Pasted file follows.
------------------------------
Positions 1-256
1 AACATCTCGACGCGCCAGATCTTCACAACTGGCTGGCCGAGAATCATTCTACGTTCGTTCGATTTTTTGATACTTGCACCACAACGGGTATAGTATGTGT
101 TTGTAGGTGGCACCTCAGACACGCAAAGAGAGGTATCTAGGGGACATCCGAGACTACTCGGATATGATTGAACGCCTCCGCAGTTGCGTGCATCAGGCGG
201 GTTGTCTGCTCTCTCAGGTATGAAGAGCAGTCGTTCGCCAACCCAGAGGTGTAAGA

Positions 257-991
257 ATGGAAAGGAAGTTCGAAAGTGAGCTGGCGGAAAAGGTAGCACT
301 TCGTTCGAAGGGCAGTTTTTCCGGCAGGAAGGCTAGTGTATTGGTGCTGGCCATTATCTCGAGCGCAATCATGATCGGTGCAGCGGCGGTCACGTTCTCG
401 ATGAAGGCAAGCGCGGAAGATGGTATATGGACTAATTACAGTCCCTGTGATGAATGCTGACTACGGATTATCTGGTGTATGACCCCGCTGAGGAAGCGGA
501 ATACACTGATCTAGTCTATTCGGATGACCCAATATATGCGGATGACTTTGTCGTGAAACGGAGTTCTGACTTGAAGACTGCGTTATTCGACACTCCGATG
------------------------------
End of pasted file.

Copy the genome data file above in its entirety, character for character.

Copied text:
Positions 1-256
1 AACATCTCGACGCGCCAGATCTTCACAACTGGCTGGCCGAGAATCATTCTACGTTCGTTCGATTTTTTGATACTTGCACCACAACGGGTATAGTATGTGT
101 TTGTAGGTGGCACCTCAGACACGCAAAGAGAGGTATCTAGGGGACATCCGAGACTACTCGGATATGATTGAACGCCTCCGCAGTTGCGTGCATCAGGCGG
201 GTTGTCTGCTCTCTCAGGTATGAAGAGCAGTCGTTCGCCAACCCAGAGGTGTAAGA

Positions 257-991
257 ATGGAAAGGAAGTTCGAAAGTGAGCTGGCGGAAAAGGTAGCACT
301 TCGTTCGAAGGGCAGTTTTTCCGGCAGGAAGGCTAGTGTATTGGTGCTGGCCATTATCTCGAGCGCAATCATGATCGGTGCAGCGGCGGTCACGTTCTCG
401 ATGAAGGCAAGCGCGGAAGATGGTATATGGACTAATTACAGTCCCTGTGATGAATGCTGACTACGGATTATCTGGTGTATGACCCCGCTGAGGAAGCGGA
501 ATACACTGATCTAGTCTATTCGGATGACCCAATATATGCGGATGACTTTGTCGTGAAACGGAGTTCTGACTTGAAGACTGCGTTATTCGACACTCCGATG